Posted in Career Advice for Young Professionals Employment Trends Generation Y/Millennials Getting from College to Career Internships Managing Generational Differences Personal Branding Professionalism Social Media on June 30, 2011 at 5:23 pm
Over the years I’ve written multiple posts about the importance of cleaning up your online image and, specifically, your Facebook profile.
When I first wrote about this topic in 2007, I found a study by the Ponemon Institute, a privacy think tank, reporting that 35 percent of hiring managers used Google to do online background checks on job candidates, and 23 percent admitted to looking people up on social networking sites. According to the survey, about one-third of those searches led to rejections.
By January 2010, a survey from Microsoft found that a whopping 79 percent of U.S. hiring managers have used the Internet to better assess applicants and 70 percent of employers have rejected a candidate because of information they found about that person online.
Last week things got a little scarier. The U.S. Federal Trade Commission gave approval to a company called Social Intelligence Corp, which keeps files of Facebook users’ posts as part of a background-checking service they offer to their customers for screening job applicants.
This means that even if you delete an embarrassing photo or raunchy wall post, the material could stay in your file for seven years, where a potential employer using Social Intelligence Corp’s services could access it.
Frankly, I’m not surprised we’ve gotten to this point. Social media is such a part of our daily lives that it was only a matter of time before even deleted material could be discovered.
That said, what concerns me about this new development is that it leaves no room for people to make mistakes, which we all do (especially when we’re in high school or college and first using Facebook). Do I think one mildly inappropriate party photo from sophomore year will sink your CEO chances? Probably not. But if your Facebook account is chock full of concerning behavior, comments and images that may hurt your chances of landing a job in the future. The good news is that you can take control of your online presence and avoid this possible fate.
Here are some common sense tips to follow on Facebook (as well as on Twitter, YouTube or any other social networks you use):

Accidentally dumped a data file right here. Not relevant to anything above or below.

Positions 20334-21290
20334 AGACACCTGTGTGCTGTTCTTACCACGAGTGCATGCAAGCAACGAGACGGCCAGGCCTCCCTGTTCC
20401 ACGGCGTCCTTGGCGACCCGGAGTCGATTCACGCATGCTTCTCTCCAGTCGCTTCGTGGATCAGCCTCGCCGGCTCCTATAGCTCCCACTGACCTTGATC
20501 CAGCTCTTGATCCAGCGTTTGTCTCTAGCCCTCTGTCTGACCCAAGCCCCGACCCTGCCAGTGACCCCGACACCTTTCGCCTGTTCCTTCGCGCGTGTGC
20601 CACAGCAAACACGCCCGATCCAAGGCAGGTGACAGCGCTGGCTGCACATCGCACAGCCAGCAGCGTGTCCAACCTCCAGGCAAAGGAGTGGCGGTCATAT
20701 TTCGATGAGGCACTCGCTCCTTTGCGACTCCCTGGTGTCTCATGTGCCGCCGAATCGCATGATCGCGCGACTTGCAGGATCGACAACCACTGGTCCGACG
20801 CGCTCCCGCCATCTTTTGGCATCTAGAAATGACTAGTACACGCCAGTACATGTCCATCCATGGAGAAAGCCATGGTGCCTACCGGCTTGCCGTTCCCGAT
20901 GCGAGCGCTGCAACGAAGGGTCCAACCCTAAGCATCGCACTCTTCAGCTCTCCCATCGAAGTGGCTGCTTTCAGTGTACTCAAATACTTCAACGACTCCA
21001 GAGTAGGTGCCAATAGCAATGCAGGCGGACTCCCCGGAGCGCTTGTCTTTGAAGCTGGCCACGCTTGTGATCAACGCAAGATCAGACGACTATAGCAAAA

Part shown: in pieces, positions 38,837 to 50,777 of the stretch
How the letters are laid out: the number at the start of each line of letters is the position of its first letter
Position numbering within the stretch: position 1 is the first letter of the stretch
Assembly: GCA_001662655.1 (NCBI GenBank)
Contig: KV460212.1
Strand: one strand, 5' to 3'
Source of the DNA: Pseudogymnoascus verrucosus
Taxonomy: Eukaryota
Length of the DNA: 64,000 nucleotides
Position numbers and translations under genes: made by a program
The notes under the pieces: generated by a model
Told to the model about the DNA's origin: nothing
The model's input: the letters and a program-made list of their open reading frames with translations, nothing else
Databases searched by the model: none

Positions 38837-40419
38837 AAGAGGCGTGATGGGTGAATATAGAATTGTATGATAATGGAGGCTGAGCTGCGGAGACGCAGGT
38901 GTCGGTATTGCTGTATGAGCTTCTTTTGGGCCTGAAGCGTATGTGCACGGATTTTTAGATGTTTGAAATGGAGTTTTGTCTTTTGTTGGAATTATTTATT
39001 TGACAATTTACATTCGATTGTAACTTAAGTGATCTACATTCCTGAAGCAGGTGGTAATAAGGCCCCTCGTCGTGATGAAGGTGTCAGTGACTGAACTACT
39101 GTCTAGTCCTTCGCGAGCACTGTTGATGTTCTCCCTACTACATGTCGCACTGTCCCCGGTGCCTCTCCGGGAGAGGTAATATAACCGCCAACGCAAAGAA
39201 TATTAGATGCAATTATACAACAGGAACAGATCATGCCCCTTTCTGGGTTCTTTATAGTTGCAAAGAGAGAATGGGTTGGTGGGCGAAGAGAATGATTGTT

- Make sure your Facebook profile has a PG-13 rating. Even if you’re super careful with your privacy settings, you never know who might be able to access your account in some way. To be on the safe side, remove any photos of nudity, partial nudity, underage drinking (yes, even if you were in a country at the time with a lower drinking age), drugs or any other illegal behavior. When in doubt, ask yourself: Would I be comfortable if a recruiter (or my grandmother) saw this photo?
- Be proactive about deleting posts and untagging photos. An employer won’t necessarily distinguish between something you yourself posted and something a friend posted to your profile. Whenever something appears on your profile that could raise a red flag, delete the post or untag yourself from the image.
- Think twice before updating your status about anything career-related. I’ve seen way, way, way too many status updates from people at all professional levels that bash their jobs, their bosses or work in general. Since most people are connected to at least a few colleagues or clients (and often their bosses, too!), this is never a good idea. Even if you’re not saying anything truly offensive, multiple status updates about how much you hate Mondays, how crummy your workday was or how idiotic your company’s policies are can hurt your career prospects in the future.
I feel a bit like I’ve just given a schoolmarm-ish lecture, but I’ve seen too many people—recent grads in particular—lose really good job opportunities because of information or images they posted online. It breaks my heart every time because this is such an avoidable mistake. So, have fun on social media, but always keep in mind that nothing you post on the World Wide Web is ever really private.